India could soon face a major drought situation if a latest study is to be believed. The study warns that persistent moisture deficit conditions, increase in hot days and day-night temperature is “drying India” and causing Latur-like water crisis. The study was jointly conducted by Skymet Weather Service and ASSOCHAM.
“Today nine states are reeling under drought. India has seen two back to back droughts. India is drying out. The overall temperature has been increasing while the all India monsoon has been decreasing from 1960 onward,” the paper ‘Managing Climate Risk in Agriculture’ stated.
Skymet, India’s independent weather forecasting service along with the India Meteorological Department has however predicted normal rainfall this year. But the onset of these rains is still far away.
The prediction of good rains was based on the pattern changes evident with drop in ‘El Nino’, a climatic phenomenon which is the warm phase of the cycle of warm and cold temperatures in the Pacific Ocean that also impacts the monsoon. A high El Nino has a negative effect in terms of the weather, agriculture and economics.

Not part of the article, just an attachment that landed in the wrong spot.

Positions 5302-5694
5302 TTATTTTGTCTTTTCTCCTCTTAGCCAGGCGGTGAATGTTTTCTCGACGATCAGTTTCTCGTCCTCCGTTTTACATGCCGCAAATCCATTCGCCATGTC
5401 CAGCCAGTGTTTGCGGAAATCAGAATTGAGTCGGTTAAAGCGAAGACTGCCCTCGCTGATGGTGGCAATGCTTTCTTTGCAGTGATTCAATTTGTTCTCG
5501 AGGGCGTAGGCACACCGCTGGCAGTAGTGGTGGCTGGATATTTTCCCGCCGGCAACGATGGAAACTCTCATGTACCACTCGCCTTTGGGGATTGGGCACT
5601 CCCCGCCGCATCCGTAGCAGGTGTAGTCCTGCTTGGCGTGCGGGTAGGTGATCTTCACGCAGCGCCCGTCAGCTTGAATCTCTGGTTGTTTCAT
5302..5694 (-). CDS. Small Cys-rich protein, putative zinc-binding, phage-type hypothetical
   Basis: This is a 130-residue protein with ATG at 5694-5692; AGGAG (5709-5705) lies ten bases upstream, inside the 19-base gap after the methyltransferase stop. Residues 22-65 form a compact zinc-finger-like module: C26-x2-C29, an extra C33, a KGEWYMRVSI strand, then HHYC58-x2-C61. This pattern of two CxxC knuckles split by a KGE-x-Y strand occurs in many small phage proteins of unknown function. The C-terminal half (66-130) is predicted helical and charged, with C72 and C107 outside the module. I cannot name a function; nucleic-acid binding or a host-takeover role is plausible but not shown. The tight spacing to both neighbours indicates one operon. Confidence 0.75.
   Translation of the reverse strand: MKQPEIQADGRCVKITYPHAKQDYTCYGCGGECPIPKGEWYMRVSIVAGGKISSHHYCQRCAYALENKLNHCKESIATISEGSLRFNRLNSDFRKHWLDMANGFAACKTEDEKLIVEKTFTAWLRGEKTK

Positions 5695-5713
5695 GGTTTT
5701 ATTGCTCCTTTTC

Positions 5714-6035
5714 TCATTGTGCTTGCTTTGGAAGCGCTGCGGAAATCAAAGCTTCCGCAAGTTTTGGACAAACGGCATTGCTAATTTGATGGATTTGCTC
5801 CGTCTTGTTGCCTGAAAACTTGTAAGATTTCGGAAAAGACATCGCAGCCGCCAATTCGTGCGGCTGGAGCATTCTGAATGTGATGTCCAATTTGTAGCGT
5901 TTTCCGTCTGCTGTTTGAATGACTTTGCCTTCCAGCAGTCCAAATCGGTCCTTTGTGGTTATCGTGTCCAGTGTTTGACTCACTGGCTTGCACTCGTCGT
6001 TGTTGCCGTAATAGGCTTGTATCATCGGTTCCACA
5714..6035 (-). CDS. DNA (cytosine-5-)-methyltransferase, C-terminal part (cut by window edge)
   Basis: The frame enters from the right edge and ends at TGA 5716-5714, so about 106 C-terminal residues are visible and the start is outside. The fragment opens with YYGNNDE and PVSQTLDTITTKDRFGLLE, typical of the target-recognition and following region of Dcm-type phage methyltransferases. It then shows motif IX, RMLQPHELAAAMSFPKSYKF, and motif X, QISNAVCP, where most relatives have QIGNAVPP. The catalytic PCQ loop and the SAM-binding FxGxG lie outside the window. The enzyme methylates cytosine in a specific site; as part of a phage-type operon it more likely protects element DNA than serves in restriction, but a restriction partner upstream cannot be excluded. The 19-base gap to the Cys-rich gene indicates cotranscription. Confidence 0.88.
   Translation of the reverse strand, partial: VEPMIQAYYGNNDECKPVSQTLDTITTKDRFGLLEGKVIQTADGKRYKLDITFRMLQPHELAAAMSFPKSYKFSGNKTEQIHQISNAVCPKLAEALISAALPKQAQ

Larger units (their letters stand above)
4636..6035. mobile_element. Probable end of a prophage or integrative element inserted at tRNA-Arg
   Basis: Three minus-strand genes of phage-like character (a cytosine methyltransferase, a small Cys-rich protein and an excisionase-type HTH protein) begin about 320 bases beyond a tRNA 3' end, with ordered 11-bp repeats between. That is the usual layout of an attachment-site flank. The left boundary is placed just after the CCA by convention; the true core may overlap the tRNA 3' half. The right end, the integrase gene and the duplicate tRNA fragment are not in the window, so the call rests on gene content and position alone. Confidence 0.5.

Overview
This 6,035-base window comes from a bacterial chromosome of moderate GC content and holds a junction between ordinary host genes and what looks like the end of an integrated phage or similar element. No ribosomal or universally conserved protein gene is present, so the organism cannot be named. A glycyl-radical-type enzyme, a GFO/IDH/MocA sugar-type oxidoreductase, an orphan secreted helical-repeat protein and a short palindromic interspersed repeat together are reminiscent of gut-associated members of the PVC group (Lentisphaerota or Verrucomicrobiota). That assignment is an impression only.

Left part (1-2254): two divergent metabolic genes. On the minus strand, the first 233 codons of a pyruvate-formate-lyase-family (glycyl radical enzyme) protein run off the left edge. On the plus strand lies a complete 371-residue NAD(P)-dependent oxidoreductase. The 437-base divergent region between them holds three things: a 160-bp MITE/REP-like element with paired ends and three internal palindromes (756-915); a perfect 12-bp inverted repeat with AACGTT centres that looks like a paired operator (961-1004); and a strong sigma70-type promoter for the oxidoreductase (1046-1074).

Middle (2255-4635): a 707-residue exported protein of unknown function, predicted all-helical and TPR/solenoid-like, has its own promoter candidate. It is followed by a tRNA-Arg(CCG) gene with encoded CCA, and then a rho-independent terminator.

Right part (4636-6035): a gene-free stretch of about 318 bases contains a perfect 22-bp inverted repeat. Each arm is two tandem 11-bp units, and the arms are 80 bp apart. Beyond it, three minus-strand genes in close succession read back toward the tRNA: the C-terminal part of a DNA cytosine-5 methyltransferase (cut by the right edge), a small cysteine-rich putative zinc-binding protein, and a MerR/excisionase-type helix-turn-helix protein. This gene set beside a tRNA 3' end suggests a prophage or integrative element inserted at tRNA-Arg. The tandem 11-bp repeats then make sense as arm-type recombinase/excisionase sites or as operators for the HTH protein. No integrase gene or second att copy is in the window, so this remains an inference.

“There is an increase in the mean annual air temperature in many regions of the country,” the report added.
The report claimed that the prominent increase has been observed in the number of hot days, day and night temperatures from 1951 to 2013.
At present several parts of the country are facing water crisis, leading to distress in the rural landscape.
The report states that the climate change’s severe impact on Indian agriculture is “undoing a lot of the achievements of the Green Revolution”.
“Fluctuating weather patterns are increasingly manifesting themselves in stronger and more formidable ways. The recent Chennai deluge, El Nino induced back to back droughts and heat records setting new standards every year – all of these point bigger calamities in the future unless we treat climate change as a serious threat to the environment and to humanity,” Jatin Singh, CEO of Skymet said.
The report pointed out the drastic effects of climate change on the yield of crop like rice.
“An increase in temperature by 2 degree Celsius decreases the grain yield by 15 to 17 percent.”
“It is an alarming situation because the paddy and wheat production in Northeast India has already been stagnating or even declining. Short-season crops (vegetables and fruits) are the worst affected by changes, particularly during critical periods of their growth,” the report adds.